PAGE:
I do suggest that people with cats keep their allergic friends and visitors in mind when you open your homes to them. I did so when holding "open house" during the time my former home was on the market. I closed all the cats in one room and hung a sign on the door warning those with allergies that there were cats in that room. I also did my best to make my house as allergen-proof as possible and to keep it so at all times.
Cats Are Bird Killers
It is a given fact that cats, being obligate carnivores, are predators. Also widelly acknowledged is the fact that, whether indoor-only, free-roaming owned cats, or feral and stray, birds are one of cats' favorite prey, along with mice. The widespread popularity of the da Bird cat wand toy attests to that fact.
This Needn't be a Win-Lose SituationGroups like Alley Cats Allies and Alley Cat Rescue have established protocols for feral cat colonies for managed care. The cats are TNRd, and released back into their colonies. a vital part of the managed care is feeding the chats, which will go a long way in quenching their desire to kill wild birds for food. Alley Cat Rescue goes a step further by setting aside those kittens and less wild young adults for their adoption center. They find loving forever homes for about 250 cats and kittens a year.
Cat Owners Can Also Do Our PartI've seen my own cats catch and kill birds in past years, and it is not a pleasant sight. I love all the living creatures on this planet and believe they have a right to live. Songbirds and brightly colored birds bring both audible and visual joy to my life, and I'll go to any lengths to protect them from my cats.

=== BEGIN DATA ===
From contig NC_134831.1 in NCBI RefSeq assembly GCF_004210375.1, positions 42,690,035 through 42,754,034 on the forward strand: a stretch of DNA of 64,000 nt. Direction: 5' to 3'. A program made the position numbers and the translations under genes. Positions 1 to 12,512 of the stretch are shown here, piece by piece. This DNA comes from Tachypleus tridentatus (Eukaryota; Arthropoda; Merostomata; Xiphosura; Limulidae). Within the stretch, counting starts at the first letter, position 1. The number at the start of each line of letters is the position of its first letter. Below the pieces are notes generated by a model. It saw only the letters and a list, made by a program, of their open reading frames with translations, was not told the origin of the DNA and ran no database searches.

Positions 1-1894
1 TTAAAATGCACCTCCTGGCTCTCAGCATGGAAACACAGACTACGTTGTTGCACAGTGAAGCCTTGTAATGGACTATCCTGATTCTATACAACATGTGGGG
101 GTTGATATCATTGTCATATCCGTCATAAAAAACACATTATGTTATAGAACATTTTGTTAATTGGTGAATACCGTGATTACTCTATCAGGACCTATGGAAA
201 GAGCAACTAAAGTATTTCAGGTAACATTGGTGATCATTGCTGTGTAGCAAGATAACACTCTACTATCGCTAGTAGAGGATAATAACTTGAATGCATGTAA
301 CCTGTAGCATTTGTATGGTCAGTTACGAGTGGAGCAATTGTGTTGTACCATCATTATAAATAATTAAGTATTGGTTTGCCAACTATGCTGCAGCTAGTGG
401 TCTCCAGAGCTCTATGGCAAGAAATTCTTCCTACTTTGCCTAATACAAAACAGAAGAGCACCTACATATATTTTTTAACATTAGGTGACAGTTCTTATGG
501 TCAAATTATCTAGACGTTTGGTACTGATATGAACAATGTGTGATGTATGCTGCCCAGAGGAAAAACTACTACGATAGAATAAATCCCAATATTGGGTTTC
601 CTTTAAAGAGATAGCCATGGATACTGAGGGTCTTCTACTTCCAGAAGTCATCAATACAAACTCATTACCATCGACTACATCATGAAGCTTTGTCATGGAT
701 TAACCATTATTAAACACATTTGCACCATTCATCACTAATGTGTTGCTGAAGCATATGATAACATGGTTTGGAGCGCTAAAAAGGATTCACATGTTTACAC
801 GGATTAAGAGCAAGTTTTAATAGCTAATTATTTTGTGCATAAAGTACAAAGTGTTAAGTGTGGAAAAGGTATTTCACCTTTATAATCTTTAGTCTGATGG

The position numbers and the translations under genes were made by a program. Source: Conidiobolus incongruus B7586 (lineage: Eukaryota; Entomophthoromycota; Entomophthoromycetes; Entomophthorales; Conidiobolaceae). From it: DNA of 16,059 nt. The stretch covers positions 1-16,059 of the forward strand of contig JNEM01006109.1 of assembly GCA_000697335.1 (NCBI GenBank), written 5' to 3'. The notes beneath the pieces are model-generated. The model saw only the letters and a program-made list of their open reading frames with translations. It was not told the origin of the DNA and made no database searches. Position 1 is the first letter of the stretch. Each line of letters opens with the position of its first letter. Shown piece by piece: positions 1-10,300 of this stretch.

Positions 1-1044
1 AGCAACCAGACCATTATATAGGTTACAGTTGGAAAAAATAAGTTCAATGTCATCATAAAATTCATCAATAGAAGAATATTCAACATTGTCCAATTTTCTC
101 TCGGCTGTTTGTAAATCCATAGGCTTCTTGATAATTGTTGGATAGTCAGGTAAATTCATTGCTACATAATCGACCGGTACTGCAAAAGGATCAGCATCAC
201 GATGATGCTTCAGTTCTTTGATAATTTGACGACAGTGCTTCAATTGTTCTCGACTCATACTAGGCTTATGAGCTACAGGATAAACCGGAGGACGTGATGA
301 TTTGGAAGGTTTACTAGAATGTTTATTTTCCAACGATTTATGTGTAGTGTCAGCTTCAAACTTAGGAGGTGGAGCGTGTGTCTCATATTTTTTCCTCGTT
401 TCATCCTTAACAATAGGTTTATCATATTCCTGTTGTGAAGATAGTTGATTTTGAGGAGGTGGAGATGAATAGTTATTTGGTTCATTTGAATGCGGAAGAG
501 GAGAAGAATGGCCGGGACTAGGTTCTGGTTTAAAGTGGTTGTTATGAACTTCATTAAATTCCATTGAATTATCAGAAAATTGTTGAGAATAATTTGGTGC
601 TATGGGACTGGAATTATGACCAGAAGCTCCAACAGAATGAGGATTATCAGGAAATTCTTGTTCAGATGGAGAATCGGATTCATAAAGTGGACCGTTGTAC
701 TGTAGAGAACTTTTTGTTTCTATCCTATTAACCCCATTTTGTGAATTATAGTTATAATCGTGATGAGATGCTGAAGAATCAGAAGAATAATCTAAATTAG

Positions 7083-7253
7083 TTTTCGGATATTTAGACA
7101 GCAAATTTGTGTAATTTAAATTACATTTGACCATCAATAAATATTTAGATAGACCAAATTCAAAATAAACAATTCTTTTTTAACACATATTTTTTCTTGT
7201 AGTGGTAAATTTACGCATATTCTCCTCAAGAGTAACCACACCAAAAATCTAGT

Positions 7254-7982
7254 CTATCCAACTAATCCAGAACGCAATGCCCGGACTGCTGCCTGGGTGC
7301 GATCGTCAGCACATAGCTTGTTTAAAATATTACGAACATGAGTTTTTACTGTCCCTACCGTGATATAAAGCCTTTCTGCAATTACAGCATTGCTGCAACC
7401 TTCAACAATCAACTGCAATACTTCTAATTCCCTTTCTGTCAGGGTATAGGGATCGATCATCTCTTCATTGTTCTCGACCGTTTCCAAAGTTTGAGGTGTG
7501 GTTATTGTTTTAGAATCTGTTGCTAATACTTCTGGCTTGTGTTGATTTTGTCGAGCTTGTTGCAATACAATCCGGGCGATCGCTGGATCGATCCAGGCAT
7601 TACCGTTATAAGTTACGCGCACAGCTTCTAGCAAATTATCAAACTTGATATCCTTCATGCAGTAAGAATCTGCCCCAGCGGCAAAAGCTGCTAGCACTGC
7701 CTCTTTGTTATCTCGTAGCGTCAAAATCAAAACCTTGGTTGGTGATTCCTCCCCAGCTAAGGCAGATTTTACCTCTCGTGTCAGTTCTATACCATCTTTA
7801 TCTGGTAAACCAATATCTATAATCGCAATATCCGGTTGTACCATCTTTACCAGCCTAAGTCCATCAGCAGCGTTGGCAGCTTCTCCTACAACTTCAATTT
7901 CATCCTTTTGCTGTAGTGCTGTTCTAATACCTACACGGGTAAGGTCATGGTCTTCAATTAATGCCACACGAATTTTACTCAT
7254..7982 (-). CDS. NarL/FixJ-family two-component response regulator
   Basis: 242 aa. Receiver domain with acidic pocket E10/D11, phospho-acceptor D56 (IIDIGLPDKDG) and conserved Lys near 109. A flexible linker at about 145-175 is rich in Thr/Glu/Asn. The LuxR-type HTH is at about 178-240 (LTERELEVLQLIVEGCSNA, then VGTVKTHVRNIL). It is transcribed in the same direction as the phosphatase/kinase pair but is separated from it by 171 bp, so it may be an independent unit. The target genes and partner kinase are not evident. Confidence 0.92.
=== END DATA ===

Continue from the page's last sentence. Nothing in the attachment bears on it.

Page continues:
Since my new home has space for a garden area, I am keeping that part of our yard as a cat-safe outdoor area for the cats, and will intentionally not plant vegetation attractive to birds. The driveway area and front of the house will be set aside as the "birds' area," and I have hanging bird feeders, and a large cement bird bath for the birds to drink from and bathe in. Eventually, I'll add bird houses and bird nesting material to round out the birds' pleasure, while at the same time providing more activities for the cats to watch. The cats really enjoy watching the birds through the window, even more than they enjoy the birds on Kitty T.V.
It may be that these particular people had a cat at one time, but gave it up because of scratching or biting behavior. Or perhaps they were attacked while visiting a friend or neighbor. Aggressive scratching and biting behavior is learned very early in a cat's life - probably during kittenhood.
The illustration here is a perfect example. The man in the photo, my (now deceased) husband, was inadvertantly "teaching" our young kitten Jaspurr that hands are playthings. Cats lying on their backs may appear to be vulnerable and trusting, but often that posture is an invitation to join in one the receiving end of some scratching and biting play.
It may be too late to teach our imaginary previous cat owner, but if we teach our cats that scratching and biting behavior is not allowed, it may just serve as an example to our visitors that cats can be taught not to scratch and bite.
"I got cat class and I got cat style"
It is difficult to make a blanket statement on this aspect of the feline personality. Certainly, I have known cats that were stand-offish, cats who intensely desired and needed cuddling and attention, and cats who alternated between these moods from time to time.